With disgust and horror pasted on their faces, I intently eavesdropped on the conversation between a couple sitting next to us in Lebanese Taverna earlier this spring. These two were aghast over a family sitting behind them who had a baby, I guessed around 10-11 months old. The baby was perfectly well-behaved from my perspective. Beyond being super cute, he wasn’t making a sound and was eating his delicious meal. The trouble is the way babies eat their meals is up for judgment among those who have never had the pleasure of feeding a baby. Obviously this kid was both eating his rice and tossing his rice onto the floor, as any self-respecting baby does. These two near-perfect diners exchanged such comments as “If parents are going to let their kids eat like that, then they shouldn’t be allowed to bring their children to restaurants.” And “Why doesn’t that mother do something about that kid?”
I couldn’t help but wonder if the flame had gone out in their relationship if the only thing they could talk about was the table manners of this unsuspecting baby. Then again, I was out without children and with my husband and was readily spending my time eaves-dropping on their conversation and shooting them nasty looks, so who was I to judge the state of their relationship? I was better-suited to keep my judgment directed towards their near-perfect existence enabling them to so harshly criticize this poor family. It was everything I had not to lean over and say “I know this will shock you, but you behaved THE SAME WAY when you were a baby.”
The other thing was, this kid was only tossing rice on the floor. When my youngest was that age, she was self-enrolled in the baby food-hurling Olympics and perfected the art of chucking pieces of meat into her dinner companion’s eyes, faces, noses, really anything at her level. We were like clay pigeons in skeet shooting practice for her and she squealed with delight over successfully pegging us with her food. Even I realize that is unacceptable table manners when out in public but there was absolutely nothing I could do about it until she outgrew that delightful phase. But merely tossing rice on the ground? Doesn’t that just come with baby-eating territory? The staff at Lebanese Taverna seemed to barely notice the state of the ground when that family left and cleverly moved another family to that same table – opening the door for this couple to begin judging yet another mother.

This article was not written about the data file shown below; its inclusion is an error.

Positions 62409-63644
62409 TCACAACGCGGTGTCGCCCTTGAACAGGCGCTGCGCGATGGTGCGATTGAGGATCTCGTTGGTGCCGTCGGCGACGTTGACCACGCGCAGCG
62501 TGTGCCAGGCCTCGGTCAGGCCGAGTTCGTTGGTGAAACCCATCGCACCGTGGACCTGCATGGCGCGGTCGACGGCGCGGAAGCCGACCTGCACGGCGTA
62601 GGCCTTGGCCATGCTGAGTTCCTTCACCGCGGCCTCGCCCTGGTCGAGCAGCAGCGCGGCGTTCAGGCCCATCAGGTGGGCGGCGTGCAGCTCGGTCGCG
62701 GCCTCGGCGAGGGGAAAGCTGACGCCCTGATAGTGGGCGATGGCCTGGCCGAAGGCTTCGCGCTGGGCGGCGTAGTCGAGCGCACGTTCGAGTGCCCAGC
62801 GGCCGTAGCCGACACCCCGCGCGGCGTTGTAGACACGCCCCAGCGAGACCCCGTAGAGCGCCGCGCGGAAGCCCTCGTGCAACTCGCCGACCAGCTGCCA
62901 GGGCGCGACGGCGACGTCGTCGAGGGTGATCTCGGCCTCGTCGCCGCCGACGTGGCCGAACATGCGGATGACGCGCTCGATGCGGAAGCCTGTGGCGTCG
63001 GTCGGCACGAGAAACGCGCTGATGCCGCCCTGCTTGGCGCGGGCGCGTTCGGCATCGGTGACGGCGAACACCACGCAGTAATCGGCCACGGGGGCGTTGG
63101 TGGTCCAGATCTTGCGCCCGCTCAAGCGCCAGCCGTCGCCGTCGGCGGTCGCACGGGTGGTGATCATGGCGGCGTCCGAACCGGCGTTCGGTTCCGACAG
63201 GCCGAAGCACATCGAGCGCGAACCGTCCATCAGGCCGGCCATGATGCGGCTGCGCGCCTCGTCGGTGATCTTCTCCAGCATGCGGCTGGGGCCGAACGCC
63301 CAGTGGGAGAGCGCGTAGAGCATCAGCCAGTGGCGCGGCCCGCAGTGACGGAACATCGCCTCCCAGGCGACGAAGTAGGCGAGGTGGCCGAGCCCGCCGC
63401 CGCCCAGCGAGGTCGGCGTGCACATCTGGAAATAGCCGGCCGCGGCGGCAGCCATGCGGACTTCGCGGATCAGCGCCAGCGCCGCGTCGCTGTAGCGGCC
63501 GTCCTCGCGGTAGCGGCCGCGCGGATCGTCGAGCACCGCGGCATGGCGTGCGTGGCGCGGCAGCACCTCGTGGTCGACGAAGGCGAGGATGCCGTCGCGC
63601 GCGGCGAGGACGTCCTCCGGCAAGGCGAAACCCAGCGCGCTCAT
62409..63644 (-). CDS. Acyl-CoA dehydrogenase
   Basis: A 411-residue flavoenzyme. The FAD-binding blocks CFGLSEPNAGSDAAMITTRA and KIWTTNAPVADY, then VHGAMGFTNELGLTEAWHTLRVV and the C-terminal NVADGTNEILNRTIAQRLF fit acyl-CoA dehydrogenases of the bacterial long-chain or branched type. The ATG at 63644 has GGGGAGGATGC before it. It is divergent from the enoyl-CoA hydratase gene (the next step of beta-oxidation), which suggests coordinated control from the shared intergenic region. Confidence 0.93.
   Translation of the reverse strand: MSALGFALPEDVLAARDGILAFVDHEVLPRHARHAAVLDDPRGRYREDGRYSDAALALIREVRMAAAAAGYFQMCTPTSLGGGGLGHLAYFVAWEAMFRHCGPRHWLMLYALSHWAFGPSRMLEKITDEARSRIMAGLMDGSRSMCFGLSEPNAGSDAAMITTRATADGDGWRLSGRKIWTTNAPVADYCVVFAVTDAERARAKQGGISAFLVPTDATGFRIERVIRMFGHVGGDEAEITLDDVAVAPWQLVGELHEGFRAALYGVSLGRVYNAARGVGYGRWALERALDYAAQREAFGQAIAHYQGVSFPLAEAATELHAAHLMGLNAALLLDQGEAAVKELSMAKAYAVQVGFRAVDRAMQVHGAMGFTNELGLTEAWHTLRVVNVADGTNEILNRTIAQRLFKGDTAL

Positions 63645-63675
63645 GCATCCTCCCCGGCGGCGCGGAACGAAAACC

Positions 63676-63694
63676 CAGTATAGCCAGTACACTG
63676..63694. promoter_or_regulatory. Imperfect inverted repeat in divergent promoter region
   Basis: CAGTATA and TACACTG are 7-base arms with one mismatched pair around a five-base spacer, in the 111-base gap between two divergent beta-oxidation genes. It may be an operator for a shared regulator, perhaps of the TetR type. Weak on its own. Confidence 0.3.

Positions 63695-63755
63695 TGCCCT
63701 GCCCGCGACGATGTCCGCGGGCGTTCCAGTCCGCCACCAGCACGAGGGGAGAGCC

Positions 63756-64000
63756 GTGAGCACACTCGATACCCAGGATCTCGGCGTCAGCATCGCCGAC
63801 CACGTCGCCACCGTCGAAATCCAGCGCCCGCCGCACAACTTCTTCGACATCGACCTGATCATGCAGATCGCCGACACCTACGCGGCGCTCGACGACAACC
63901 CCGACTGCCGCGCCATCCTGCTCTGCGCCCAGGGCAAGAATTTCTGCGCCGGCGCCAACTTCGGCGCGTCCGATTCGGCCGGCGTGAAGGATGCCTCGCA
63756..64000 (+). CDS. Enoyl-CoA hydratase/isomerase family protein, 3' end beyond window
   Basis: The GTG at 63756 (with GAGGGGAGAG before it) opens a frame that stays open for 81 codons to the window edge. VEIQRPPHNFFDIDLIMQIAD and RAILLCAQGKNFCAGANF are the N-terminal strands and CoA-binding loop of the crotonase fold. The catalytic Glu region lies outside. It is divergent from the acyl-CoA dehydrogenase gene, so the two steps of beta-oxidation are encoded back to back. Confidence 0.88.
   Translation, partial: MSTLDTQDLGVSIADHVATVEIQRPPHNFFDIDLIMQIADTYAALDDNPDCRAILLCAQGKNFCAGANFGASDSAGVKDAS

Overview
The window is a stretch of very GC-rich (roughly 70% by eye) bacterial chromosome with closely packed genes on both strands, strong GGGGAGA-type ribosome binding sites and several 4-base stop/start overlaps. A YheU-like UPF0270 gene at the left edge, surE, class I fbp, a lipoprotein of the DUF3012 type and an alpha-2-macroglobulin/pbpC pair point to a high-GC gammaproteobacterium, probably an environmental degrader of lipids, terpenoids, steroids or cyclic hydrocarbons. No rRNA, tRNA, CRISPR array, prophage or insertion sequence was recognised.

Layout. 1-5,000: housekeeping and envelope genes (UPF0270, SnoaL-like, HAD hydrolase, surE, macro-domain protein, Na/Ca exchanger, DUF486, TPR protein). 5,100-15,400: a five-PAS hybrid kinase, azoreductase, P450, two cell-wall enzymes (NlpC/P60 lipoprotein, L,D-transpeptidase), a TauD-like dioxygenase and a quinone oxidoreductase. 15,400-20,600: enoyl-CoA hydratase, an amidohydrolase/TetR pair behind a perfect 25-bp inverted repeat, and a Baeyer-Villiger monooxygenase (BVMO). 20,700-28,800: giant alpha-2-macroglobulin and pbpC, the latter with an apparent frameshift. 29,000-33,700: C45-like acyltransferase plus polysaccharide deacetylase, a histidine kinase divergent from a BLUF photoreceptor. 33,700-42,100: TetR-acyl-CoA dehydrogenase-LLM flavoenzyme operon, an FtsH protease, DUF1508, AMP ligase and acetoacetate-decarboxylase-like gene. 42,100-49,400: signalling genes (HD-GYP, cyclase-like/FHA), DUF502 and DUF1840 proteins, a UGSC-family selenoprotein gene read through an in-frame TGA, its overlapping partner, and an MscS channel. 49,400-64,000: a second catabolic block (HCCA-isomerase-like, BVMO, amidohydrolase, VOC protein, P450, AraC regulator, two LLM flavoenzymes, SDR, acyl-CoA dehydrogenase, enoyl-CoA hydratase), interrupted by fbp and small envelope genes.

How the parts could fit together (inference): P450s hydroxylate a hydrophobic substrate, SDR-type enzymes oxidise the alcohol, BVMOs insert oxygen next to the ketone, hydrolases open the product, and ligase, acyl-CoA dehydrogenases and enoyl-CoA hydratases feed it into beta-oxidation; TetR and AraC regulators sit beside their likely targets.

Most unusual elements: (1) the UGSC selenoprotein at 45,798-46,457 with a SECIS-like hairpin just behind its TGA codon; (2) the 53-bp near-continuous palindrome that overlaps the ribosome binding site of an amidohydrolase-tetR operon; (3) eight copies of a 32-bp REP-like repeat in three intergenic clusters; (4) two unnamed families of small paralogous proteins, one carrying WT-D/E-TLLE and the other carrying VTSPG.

And why is it always the mom’s fault?
I must admit, their harsh and ongoing judgment of the families left me incredibly irritated but also wondering – how often have I been judged by others at a restaurant based on how my kids are acting? I work pretty hard at bringing a bag full of supplies to keep the girls entertained throughout the meal, offer rewards for good table manners prior to entering the restaurant (I mock the experts who tell parents not to bribe – have those people ever had kids?) and rarely fully taste my meal or finish a conversation – so it’s not like I’m lounging over a 4-course meal noting the hints of wood and fruit in my glass of wine while my children are terrorizing other tables.
The experience in the spring helped soften my surprise when news broke last week that a restaurant outside Pittsburgh banned children under the age of 6. Even more notable, an online poll on MSNBC accompanying this news indicates that only 3% of survey respondents feel it is patently unfair to ban children from restaurants. Whaaa? 44% of respondents said children should be banned right now and if you are a statistics geek, this is a statistically significant survey because that 44% represents over 42,000 people. Apparently a generous 53% were at least nice enough to respond that it depends on the place.
So are parents of young children, here defined as those 6 and under, universally hated in restaurants beyond inexpensive chains?
To me it’s really about common sense and attentive parenting. Would I bring my children to Citronelle? Of course not – why would I spend an enormous amount of money on a restaurant only to waste it on my kids not eating the food and me not enjoying the experience. Is it respectful to other patrons to bring young children to high-end restaurants? And does it even make sense? Isn’t that the parent’s call?
I do firmly believe that all parents are responsible for keeping the children quiet and as well-behaved as possible when eating out – but to go so far as to ban them strikes me as unfair and unkind. The trouble is – we’ve all seen other parents out with unruly children running around, shouting, fighting and generally bored while the parents just ignore them – so are those people dragging the rest of us down?
And what about planes? Last summer a survey came out that revealed the majority of respondents believe there should be a family-only section on planes. On some level, I have to wonder if that might offer some relief to the parent whose baby is screaming and there’s nothing that they can do about it – at least they are among company – but again – who’s to say that young children are any worse behaved than obnoxious adults? I’ve seen plenty of them on planes in my time.
One friend suggested we could just start taking this whole concept of banning similar groups to one area a little further. Her thought was – how about we ban all the skinny bitches at the pool to the same section?
Actually, I think if we need to resort to these kinds of boundaries, I’m in favor of how this old guy in North Carolina handles unruly kids – and I can’t say I fully disagree with him – he has a zero tolerance policy for screaming kids. And how does he communicate said policy? With a sign on the front door of his restaurant. OK then – perfect. As a parent, I know the rules. If my kid starts screaming, I leave the restaurant with said child, otherwise have fun and enjoy the meal. I can dig it.
What do you think?